TED Radio Hour
TED Radio Hour
Jul 24, 2020
The Power Of Spaces
52 min
How do spaces shape the human experience? In what ways do our rooms, homes, and buildings give us meaning and purpose? This hour, TED speakers explore the power of the spaces we make and inhabit. Guests include architect Michael Murphy, musician David Byrne, artist Es Devlin, and architect Siamak Hariri.
Science Vs
Science Vs
Gimlet
Did the CIA do it? Part II
When a deadly pig virus hit Cuba in 1971, some claimed the CIA was behind it all. But could it be true? In part two of our investigation into the outbreak, we finally hear directly from the CIA — and get to the bottom of what happened.  In this episode: ex-CIA Brian Latell, journalist Drew Fetherston, Professor Mary-Louise Penrith and Professor José Manuel Sánchez-Vizcaíno.  Please fill out our Science Vs survey! Link here: https://blythet.typeform.com/to/Z7YOM2QM  New to the show? Some of our fave episodes are ... Hunting an Invisible Killer: https://gimletmedia.com/shows/science-vs/brhv724  The Mystery of the Man Who Died Twice: https://gimletmedia.com/shows/science-vs/brhod5   Placebo: Can the Mind Cure You? https://gimletmedia.com/shows/science-vs/5whgzd  5G: Welcome to the Revolution? https://gimletmedia.com/shows/science-vs/j4h39x  Here’s a link to our transcript: https://bit.ly/2Kn0iSv A huge thanks to Dan Guillemette, Rebecca Ibarra and the team at WNYC's Scattered. This episode was produced by Wendy Zukerman, with help from Nick DelRose, Mathilde Urfalino, Hannah Harris Green, Rose Rimler and Michelle Dang. It was edited by Blythe Terrell and Caitlin Kenney, with help from PJ Vogt. Fact checking by Diane Kelly. Mix and sound design by Peter Leonard. Music written by Peter Leonard, Emma Munger, Bobby Lord and Marcus Bagala. Interpreting by Carmen Graterol and Julia Kaplan. Translation by Silvina Baldermann. Thanks to everyone we got in touch with for this episode including Peter Kornbluh, Professor Piero Gleijeses, Professor Armanda Bastos, Dr. Alexis Albion, Dr. David Williams, Professor Hugh Wilford, Dr. James Lockhart, Professor Louis A. Pérez, Dr. Megan Niederwerder, Steven Aftergood, and Vicki J. Huddleston. And thank you to the Cuban exiles and those who fought in the bay of pigs for speaking to us. A special thanks to the Zukerman family, and Joseph Lavelle Wilson.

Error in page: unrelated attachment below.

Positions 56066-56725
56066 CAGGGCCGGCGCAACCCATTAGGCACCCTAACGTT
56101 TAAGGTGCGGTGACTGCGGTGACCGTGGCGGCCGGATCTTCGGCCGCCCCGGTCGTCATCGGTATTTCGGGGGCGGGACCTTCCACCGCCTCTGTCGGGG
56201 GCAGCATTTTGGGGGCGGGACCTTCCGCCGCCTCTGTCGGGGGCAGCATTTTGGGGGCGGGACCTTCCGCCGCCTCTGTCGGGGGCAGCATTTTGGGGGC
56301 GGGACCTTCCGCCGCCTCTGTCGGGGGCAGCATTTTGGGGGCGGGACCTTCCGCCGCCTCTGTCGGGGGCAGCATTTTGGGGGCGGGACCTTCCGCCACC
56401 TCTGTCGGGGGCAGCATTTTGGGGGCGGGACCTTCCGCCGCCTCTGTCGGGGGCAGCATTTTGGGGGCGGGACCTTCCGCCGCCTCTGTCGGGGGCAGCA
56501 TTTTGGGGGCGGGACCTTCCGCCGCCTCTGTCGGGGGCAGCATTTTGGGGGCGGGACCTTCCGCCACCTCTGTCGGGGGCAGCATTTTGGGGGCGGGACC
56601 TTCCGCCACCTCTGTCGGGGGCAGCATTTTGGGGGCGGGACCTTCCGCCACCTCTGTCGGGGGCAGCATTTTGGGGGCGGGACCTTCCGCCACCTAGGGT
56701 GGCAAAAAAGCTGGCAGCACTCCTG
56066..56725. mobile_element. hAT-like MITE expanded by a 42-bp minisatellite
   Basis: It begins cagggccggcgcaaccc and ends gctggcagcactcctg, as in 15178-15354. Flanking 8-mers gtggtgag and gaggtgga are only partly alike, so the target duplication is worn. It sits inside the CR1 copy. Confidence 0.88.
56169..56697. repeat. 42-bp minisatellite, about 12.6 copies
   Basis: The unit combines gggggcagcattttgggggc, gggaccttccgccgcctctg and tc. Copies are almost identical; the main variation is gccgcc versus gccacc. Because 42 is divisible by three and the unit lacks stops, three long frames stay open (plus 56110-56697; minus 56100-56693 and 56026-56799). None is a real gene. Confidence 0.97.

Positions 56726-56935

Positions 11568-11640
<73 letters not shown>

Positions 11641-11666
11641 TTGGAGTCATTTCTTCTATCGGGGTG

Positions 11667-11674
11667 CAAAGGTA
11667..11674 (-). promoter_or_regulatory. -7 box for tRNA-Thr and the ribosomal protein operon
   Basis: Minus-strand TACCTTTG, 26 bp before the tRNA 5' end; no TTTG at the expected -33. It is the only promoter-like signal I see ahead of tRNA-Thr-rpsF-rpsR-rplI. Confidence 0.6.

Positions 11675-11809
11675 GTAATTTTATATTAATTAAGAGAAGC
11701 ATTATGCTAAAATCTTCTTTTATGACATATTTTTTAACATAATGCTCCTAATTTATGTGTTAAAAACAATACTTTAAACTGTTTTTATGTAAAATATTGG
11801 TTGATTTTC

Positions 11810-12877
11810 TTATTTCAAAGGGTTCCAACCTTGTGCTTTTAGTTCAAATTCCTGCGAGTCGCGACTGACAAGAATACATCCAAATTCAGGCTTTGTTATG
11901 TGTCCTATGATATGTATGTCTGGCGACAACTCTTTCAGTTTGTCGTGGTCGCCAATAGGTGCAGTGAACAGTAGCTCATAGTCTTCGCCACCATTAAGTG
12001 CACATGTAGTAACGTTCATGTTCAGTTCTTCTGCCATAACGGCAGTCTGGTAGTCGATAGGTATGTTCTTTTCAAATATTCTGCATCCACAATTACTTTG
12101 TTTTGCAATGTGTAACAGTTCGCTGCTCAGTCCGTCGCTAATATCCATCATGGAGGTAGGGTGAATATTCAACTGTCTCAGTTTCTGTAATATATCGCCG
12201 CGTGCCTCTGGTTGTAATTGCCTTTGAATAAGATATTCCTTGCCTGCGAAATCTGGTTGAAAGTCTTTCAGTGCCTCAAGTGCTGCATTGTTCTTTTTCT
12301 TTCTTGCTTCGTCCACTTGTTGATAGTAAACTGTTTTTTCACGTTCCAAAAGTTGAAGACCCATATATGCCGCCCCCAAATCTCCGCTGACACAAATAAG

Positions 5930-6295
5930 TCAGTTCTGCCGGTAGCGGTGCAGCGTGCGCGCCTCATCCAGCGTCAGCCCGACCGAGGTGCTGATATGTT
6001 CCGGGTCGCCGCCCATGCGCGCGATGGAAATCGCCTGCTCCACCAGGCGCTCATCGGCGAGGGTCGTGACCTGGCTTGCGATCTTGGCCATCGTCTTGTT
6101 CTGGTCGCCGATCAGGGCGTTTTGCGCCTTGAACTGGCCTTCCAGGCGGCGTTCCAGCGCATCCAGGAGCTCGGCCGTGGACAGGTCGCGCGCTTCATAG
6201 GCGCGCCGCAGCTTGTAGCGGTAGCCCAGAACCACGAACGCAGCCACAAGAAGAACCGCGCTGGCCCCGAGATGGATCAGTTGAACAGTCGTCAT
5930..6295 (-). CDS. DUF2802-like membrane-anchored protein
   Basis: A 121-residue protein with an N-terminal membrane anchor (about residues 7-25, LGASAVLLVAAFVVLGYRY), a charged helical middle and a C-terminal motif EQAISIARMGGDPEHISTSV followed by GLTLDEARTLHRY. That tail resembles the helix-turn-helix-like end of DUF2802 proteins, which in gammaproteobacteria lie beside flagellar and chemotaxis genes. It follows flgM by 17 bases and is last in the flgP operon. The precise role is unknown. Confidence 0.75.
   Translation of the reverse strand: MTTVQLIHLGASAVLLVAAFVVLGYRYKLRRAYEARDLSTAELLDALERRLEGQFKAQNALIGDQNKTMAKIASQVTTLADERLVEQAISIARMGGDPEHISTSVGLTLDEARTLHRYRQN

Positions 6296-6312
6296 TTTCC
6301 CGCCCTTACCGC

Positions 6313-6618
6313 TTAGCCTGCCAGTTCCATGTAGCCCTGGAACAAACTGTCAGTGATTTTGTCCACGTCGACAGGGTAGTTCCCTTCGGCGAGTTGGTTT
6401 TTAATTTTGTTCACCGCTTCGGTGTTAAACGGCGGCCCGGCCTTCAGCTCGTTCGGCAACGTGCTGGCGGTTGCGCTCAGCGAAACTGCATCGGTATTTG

33 min
Science Friday
Science Friday
Science Friday and WNYC Studios
Ig Nobel Prizes, Koji Alchemy. Nov 27, 2020, Part 2
Laugh Along At Home With The Ig Nobel Awards We know traditions are different this year. Maybe you’re having a small family dinner instead of a huge gathering. Maybe you’re just hopping on a video call instead of going over the river and through the woods. At Science Friday, our holiday tradition of broadcasting highlights from the annual Ig Nobel Awards ceremony is different this year too. Rather than being recorded live in front of a cheering crowd at Harvard’s Sanders Theater, the ceremony was virtual this year. But one thing remains the same—awards went to a bunch of genuine scientists for research that first makes you laugh, then makes you think. This year marks the ceremony’s 30th anniversary. Marc Abrahams, editor of the science humor magazine Annals of Improbable Research and master of ceremonies for the awards, joins Ira to talk about Ig Nobel history, and to share highlights from this year’s winners. Koji: The Mold You Want In Your Kitchen When chef Jeremy Umansky grows a batch of Aspergillus oryzae, a cultured mold also known as koji, in a tray of rice, he says he’s “bewitched” by its fluffy white texture and tantalizing floral smells. When professional mechanical engineer and koji hobbyist Rich Shih thinks about the versatility of koji, from traditional Japanese sake to cured meats, he says, “It blows my mind.” Koji-inoculated starches are crucial in centuries-old Asian foods like soy sauce and miso—and, now, inspiring new and creative twists from modern culinary minds. And Shih and Umansky, the two food fanatics, have written a new book describing the near-magical workings of the fungus, which, like other molds, uses enzymes to break starches, fats, and proteins down into food for itself. It just so happens that, in the process, it’s making our food tastier. You can grow koji on grains, vegetables, and other starchy foods, and make sauces, pastes, alcohols, and vinegars. Even cure meats. Umansky and Shih say the possibilities are endless—and they have the koji pastrami and umami popcorn to prove it. Plus, Urmansky and Shih share some of their favorite koji-inspired holiday dishes and leftover recipes—from turkey amino spreads to cranberry sauce amazake to soy sauce-infused whipped cream. Read more on Science Friday!
47 min
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